A incorrect configuration within Swedens .SE zone caused temporary shutdown of all websites under the country code top-level domain. Web monitoring company, Royal Pingdom, also located in Sweden reports: "Last night, a routine maintenance of Sweden's top-level domain .se went seriously wrong, introducing an error that made DNS lookups for all .se domain names start failing. The entire Swedish Internet effectively stopped working at this point. Swedish (.se) websites could not be reached, email to Swedish domain names stopped working, and for many these problems persist still..." more»
Online attackers have briefly disrupted service on at least two of the 13 "root" servers that are used to direct traffic on the Internet.
The attack, which began Tuesday at about 5:30 a.m. Eastern time, was the most significant attack against the root servers since an October 2002 distributed denial of service (DDOS) attack, said Ben Petro, senior vice president of services with Internet service provider Neustar Inc. more»
The arrival IE 7, Firefox 2.0 and other browsers that offer built-in support for IDNs could open the floodgates to IDN sales and usage. ...VeriSign says more than 600,000 IDNs have been registered in .com and .net, and that these names are "experiencing double-digit growth in new registrations and high renewal rates," according to its Domain Name Industry Brief published in August. more»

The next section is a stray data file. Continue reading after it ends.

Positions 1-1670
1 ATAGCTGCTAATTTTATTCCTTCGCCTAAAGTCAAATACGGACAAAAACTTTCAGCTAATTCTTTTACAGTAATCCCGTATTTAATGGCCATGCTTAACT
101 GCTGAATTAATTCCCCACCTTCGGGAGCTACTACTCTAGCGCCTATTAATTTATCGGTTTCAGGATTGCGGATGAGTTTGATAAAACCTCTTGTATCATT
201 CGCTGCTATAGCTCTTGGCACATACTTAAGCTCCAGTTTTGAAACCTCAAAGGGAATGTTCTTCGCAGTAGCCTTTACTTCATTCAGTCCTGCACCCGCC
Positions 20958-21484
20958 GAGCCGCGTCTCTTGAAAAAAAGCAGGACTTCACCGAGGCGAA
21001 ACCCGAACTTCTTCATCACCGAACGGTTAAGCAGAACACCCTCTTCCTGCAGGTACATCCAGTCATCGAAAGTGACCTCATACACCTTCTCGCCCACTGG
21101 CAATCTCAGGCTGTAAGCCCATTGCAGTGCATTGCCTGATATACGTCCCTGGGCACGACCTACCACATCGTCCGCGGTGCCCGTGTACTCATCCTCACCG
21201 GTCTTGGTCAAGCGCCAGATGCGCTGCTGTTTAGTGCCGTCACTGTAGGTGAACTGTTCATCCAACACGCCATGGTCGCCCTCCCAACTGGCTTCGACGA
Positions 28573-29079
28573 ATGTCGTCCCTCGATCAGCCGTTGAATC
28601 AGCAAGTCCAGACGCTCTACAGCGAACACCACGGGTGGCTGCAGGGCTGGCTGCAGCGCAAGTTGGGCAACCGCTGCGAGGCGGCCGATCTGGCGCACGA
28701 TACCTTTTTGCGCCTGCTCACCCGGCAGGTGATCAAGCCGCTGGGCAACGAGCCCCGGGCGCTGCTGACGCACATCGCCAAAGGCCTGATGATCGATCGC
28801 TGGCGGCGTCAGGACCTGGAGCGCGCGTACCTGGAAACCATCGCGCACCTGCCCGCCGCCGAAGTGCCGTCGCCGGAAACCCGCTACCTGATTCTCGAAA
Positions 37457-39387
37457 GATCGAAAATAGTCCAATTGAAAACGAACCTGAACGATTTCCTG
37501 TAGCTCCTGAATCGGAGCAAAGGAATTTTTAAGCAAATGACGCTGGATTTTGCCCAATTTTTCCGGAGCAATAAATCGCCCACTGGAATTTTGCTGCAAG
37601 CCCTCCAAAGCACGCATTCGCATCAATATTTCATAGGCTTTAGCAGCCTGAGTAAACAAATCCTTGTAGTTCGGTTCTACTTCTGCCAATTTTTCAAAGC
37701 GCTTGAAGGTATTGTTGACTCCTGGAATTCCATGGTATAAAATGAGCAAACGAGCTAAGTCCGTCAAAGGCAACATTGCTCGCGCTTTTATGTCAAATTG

Security watchers are calling on net governance body ICANN to adopt a new top level domain name to be used exclusively by registered banks and financial organisations.
If ICANN introduced a .safe domain (or .sure or .bank), which could only be used by registered financial institutions, it would allow security providers to create better software to protect the public. more»
The same Turkish Hacking Group, NetDevilz, responsible for the hacking and defacement of the popular photo sharing site, Photobucket, has been reported to have briefly succeeded in accessing ICANN and IANA domain names yesterday, June 26, 2008, and redirecting them to a page containing the message: "You think that you control the domains but you don't! Everybody knows wrong. We control the domains including ICANN! Don't you believe us?"... more»
Iran is reported to have started blocking access to websites that use HTTPS and as a result making popular and secure online services as well as online banking sites inaccessible. An Iranian news agency reports that over 30 million people in the country have lost access to foreign email services such as Gmail, Yahoo mail and Hotmail. Anything based outside the country that uses a secure connection via HTTPS is blocked, according to news reports and a thread on Hacker News. Secure sites based within Iran are reportedly still accessible. The shutdown is said to be timed to coincide with the anniversary of the 1979 Islamic Revolution in Iran, and is believed to be temporary. more»
Reported today: "Researchers at Google Inc. and the Georgia Institute of Technology are studying a virtually undetectable form of attack that quietly controls where victims go on the Internet." The Georgia Tech and Google researchers estimate that as many as 0.4%, or 68,000, open-recursive DNS servers are behaving maliciously, returning false answers to DNS queries. Unlike other DNS servers, open-recursive systems will answer all DNS lookup requests from any computer on the Internet, a feature that makes them particularly useful for hackers. They also estimate that another 2% of them provide questionable results. more»